Making a List, Checking it Twice

Posted: December 14th, 2010 | Author: | Filed under: Bad Mom Moves, Holidays, Kindergarten, Misc Neuroses, Miss Kate, Mom, Other Mothers, Paigey Waigey Wiggle Pop, Parenting, Scary Stuff | 4 Comments »

I was a little late to the game this year, but last week I finally put in my order for our Christmas cards. All 265 of them.

When did I become this person?

I mean, how could it be that we send out so many cards? It’s not like this was something my mother ever did. She had an aging trove of Christmas cards stashed away in the bottom drawer of her roll-top desk. (The same desk I use today.) Cards with cardinals and pine cones on them, and sometimes an old-school dusting of glitter. And she’d send out maybe nine or so each year, and write personal notes in each one.

She was far from gussying us up in velvet headbands and fair isle sweaters for holiday photo cards. (Like I do—sometimes at gunpoint—with my girls.)

And in her crusty New England way, she found it tacky for people to send holiday cards to local folks they see all the time.

Well, clearly she’s never met my dry cleaner.

Okay, so I only wish I was kidding about sending our dry cleaner a card. It’s actually the first year they are on Our List. The thing is, they’re just a few blocks from us—the sweetest Chinese family you’d ever want to meet—and they do that thing where they display all their customers’ cards in the store. It’s so darn neighborly. For years we’ve been looking at our friends’ kids pictures under the glass on the counter. Hell, this year we’re getting in on the action too.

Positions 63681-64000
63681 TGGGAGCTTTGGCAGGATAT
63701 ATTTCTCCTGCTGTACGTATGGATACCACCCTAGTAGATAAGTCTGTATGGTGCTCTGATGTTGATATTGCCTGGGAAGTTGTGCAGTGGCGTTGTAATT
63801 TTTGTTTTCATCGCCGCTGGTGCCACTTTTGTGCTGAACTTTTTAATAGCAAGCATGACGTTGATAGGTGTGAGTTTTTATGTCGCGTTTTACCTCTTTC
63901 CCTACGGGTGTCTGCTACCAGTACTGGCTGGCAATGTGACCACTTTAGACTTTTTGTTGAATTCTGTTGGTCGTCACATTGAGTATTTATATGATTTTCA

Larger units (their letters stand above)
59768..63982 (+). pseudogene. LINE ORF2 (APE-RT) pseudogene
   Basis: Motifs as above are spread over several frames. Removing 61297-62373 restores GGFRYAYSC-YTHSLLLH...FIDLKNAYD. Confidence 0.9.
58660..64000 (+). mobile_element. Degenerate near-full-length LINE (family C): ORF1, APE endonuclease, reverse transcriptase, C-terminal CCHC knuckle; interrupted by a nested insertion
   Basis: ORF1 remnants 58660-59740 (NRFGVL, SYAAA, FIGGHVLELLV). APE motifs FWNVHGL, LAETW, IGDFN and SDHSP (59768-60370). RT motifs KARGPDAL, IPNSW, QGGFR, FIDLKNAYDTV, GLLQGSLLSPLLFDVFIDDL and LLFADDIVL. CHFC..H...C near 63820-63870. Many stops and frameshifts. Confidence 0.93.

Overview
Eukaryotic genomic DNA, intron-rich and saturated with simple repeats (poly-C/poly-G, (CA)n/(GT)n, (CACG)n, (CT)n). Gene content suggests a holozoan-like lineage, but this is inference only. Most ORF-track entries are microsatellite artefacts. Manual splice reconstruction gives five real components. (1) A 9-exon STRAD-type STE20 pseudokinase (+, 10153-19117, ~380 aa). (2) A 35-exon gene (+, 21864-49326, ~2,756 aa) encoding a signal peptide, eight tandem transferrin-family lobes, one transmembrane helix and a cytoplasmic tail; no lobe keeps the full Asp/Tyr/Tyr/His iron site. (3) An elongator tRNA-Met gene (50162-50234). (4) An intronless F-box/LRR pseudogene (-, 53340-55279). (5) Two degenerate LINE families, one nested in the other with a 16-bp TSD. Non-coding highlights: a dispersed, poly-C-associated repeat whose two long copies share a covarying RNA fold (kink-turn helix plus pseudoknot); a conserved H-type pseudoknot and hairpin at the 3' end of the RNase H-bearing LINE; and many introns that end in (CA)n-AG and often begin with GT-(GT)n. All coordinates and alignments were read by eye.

Along with sending a card to our pediatrician who also showcases them, but in a much more taped-to-the-walls shucks-we-love-our-patients kinda way. Every winter when I’m in the office for some inevitable kiddie illness I scan to see if our card got good placement.

I know. Pathetic, right?

But kinda true. Even though I know some secretary is just taping them all up like a zombie in no particular order, and getting paper cuts and complaining under her breath that it’s not part of her job description. Still, I want to feel like my kids aren’t hidden behind a pile of back issues of Highlights magazine.

My from womb-to-tomb friend from home, who I’ll call Adeline, well, her parents had a hard-core Christmas card system. When I was at their kitchen table once around the holidays I noticed a long list of names. There were check marks by some of them. Turns out that if Adeline’s parents didn’t get a card from someone they’d sent one too, that person got cut from their list next year.

Seemed kinda harsh to me at the time. But really, that might be a good way for me to whittle down my list a bit.